Clinical trials evaluate T-cell transfer therapy for cancers with a mutated KRAS gene

KRAS

KRAS protein structure
Photo courtesy of NCI Visuals Online

Patients with KRAS mutations and a specific tissue type may be eligible to participate in new clinical trials at the NIH Clinical Center.

James Yang, M.D., Senior Investigator in the Surgery Branch, has developed an experimental therapy targeting certain cancers that have one of the two most common mutations in a protein called KRAS. KRAS is a gene that sends on/off growth signals to cells. When the KRAS gene changes, or mutates, the “off” signal is disrupted, allowing cell growth to be continuously “on,” which can lead to cancer. KRAS mutations are present in up to a quarter of all human cancers.

Patients in this study will undergo gene transfer therapy that uses their own blood cells. A certain type of white blood cell will be extracted from a patient and multiplied, then a gene will be inserted for one of two receptors, anti-KRAS G12D or anti-KRAS G12V, that can recognize and target these KRAS mutations in cancer cells. These modified white blood cells will then be infused back into the patient.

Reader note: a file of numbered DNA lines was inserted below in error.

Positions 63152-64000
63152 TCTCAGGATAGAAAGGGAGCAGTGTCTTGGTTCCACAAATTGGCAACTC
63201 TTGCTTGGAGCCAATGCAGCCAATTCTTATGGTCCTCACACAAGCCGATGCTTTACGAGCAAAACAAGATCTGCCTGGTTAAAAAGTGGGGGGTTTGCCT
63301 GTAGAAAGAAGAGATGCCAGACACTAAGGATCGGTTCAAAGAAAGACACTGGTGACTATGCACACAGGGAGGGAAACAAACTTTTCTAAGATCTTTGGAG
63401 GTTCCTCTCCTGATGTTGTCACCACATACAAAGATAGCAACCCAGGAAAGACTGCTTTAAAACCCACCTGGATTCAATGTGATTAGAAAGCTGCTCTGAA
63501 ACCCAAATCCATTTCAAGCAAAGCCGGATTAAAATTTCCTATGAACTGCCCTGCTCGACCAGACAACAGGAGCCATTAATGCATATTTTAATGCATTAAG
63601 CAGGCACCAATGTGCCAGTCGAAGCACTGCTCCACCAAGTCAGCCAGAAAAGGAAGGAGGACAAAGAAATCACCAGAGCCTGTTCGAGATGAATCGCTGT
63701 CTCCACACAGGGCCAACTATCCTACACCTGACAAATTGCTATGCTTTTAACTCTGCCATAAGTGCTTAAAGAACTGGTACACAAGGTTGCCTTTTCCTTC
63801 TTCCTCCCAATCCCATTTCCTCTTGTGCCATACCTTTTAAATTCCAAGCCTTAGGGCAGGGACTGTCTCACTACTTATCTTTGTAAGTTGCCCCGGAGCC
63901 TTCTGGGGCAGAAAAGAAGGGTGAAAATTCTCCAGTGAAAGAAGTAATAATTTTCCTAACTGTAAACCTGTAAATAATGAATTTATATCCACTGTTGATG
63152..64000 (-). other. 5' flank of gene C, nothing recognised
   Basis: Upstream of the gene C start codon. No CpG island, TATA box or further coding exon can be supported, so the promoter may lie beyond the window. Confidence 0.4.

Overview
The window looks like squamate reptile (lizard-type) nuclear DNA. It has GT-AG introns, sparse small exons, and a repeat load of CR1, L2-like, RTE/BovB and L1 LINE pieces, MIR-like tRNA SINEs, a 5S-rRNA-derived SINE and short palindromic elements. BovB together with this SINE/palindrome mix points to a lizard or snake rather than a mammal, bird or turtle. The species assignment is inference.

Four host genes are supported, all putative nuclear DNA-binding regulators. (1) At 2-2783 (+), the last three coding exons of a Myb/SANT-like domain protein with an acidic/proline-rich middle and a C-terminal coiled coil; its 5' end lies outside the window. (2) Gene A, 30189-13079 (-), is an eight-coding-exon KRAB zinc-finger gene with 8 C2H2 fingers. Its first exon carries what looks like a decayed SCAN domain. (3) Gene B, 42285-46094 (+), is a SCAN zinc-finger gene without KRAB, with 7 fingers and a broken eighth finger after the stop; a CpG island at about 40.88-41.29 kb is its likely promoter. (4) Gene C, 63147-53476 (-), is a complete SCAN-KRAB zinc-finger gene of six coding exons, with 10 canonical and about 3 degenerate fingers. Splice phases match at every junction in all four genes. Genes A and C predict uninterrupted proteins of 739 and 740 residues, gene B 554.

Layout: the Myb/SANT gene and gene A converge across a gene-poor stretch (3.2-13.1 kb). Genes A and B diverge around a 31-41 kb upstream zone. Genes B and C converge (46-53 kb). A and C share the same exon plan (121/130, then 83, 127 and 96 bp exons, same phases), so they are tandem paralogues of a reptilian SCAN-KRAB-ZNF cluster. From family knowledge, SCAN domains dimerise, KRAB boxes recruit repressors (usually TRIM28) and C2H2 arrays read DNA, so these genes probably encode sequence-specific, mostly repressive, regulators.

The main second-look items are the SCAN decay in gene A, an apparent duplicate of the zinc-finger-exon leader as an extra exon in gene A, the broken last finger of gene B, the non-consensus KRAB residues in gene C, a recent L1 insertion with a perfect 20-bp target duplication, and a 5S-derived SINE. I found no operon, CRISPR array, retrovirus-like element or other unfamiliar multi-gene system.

The first phase of these studies will determine the highest dose of anti-KRAS T cells that is safe. In the second phase, patients will be treated with the safe dose. Investigators want to see if anti-KRAS T cells can make tumors shrink and whether this therapy has tolerable side effects. Before enrolling, patients will be tested for their HLA type. Only patients with the HLA-A11 molecule are eligible to participate in these studies.  

Clinicaltrials.gov identifier: NCT03745326
NCI Protocol ID: NCI-19-C-0017
Official Title: Phase I/II Study Administering Peripheral Blood Lymphocytes Transduced With a Murine T-Cell Receptor Recognizing the G12D Variant of Mutated RAS in HLA-A*11:01 Patients

Clinicaltrials.gov identifier: NCT03190941
NCI Protocol ID: NCI-17-C-0113
Official Title: Administering Peripheral Blood Lymphocytes Transduced With a Murine T-Cell Receptor Recognizing the G12V Variant of Mutated RAS in HLA-A*11:01 Patients

The Center for Cancer Research is NCI’s internal cancer center, a publicly funded organization working to improve the lives of cancer patients by solving important, challenging and neglected problems in cancer research and patient care. Highly trained physician-scientists develop and carry out clinical trials to create the medicines of tomorrow treating patients at the world’s largest dedicated research hospital on the campus of the National Institutes of Health in Bethesda, Maryland.   

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Summary Posted: Sat, 12/01/2018